The state budget will be the key issue for legislators during the 2016 session and will affect many health policy issues as well. The budget for fiscal year 2016 (July 1, 2015-June 30, 2016) was approved in the 2015 session. However, this budget must now be revised as a result of lower than expected revenue collections. Policymakers will face difficult choices about reducing spending and/or increasing revenue in order to keep the general fund balance above zero.

Legislators may debate additional transfers from the highway fund to the state general fund, elimination of the income tax exemption for some types of business income, and lowering the sales tax on food. They also will face the need to address rising KanCare costs, the court case on school finance, and state employee salary costs to address high staff vacancy rates at state hospitals and prisons.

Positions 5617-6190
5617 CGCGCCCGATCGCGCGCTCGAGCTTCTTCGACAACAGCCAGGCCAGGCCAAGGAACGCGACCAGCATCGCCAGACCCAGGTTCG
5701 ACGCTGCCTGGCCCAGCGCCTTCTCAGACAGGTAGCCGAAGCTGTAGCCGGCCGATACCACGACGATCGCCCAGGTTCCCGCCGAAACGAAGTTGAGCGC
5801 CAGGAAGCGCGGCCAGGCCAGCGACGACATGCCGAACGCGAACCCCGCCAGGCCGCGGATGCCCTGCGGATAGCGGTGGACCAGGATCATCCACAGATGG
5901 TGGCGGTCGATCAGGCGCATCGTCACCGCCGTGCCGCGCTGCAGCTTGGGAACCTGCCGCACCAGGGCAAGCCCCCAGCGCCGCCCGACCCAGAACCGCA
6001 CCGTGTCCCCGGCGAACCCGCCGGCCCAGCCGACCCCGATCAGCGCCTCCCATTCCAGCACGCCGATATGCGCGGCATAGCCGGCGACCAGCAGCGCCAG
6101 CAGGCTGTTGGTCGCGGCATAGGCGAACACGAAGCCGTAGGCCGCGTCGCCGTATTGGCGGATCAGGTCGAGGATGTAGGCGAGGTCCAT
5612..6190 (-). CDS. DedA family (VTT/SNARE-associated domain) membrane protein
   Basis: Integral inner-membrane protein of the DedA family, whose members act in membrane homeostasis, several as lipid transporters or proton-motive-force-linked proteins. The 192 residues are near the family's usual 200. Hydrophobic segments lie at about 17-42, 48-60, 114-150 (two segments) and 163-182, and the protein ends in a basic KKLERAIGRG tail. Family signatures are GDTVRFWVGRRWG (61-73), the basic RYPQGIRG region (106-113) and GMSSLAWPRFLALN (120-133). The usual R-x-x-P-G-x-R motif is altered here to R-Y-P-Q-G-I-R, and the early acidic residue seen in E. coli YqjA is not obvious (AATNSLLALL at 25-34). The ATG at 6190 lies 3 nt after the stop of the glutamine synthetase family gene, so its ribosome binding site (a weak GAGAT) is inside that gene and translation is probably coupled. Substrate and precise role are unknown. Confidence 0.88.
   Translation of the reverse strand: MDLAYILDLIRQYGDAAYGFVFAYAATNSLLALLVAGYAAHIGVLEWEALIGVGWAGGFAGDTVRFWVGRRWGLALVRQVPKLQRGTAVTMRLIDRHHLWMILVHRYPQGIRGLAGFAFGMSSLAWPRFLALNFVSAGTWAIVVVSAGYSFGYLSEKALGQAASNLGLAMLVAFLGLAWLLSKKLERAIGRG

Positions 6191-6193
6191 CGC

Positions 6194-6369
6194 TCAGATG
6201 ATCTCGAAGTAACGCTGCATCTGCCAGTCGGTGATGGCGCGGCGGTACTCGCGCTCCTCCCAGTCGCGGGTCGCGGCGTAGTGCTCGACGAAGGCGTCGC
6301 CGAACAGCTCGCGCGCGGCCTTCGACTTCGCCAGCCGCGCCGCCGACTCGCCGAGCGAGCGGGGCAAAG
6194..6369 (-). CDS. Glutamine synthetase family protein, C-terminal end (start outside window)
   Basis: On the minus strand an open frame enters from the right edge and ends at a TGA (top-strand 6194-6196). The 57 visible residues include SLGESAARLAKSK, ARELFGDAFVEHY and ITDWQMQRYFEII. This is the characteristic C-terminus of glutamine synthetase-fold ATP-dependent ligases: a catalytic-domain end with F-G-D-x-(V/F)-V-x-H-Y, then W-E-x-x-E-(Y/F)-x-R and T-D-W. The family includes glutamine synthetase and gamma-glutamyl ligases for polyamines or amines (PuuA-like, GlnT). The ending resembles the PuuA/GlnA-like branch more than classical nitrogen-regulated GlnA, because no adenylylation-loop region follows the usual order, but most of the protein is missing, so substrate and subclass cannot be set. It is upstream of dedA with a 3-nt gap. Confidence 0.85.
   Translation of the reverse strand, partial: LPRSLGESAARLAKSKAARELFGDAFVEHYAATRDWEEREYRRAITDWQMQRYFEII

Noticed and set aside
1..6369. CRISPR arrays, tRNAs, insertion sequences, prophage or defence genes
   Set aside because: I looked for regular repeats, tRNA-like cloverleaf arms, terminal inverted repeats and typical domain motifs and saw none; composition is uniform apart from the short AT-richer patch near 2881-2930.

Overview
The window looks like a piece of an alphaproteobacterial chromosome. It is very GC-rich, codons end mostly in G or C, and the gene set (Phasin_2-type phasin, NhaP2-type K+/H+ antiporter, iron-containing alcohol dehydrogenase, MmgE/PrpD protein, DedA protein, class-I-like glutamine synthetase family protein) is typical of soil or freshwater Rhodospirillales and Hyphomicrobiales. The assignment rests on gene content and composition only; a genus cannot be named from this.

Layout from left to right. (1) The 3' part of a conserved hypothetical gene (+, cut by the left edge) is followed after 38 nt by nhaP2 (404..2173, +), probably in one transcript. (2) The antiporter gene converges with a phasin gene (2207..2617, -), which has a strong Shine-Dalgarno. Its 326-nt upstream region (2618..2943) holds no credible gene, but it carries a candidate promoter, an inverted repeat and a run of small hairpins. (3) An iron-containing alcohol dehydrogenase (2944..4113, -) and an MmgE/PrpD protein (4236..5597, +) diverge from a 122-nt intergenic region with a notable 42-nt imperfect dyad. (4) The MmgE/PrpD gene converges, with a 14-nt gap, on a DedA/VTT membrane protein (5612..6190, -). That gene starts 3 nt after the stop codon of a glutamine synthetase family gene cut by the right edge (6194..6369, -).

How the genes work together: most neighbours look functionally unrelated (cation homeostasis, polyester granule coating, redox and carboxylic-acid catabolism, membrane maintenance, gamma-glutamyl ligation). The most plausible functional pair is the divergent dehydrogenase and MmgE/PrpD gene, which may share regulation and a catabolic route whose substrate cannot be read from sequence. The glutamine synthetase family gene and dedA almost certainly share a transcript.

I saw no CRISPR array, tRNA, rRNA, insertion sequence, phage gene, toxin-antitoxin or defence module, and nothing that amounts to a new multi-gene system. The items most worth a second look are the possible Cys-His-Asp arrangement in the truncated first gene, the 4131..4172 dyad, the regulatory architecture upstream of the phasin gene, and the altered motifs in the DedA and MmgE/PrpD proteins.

Bar chart: Approved Expenditures by Agency

About Kansas Health Institute

The Kansas Health Institute supports effective policymaking through nonpartisan research, education and engagement. KHI believes evidence-based information, objective analysis and civil dialogue enable policy leaders to be champions for a healthier Kansas. Established in 1995 with a multiyear grant from the Kansas Health Foundation, KHI is a nonprofit, nonpartisan educational organization based in Topeka.

Learn More About KHI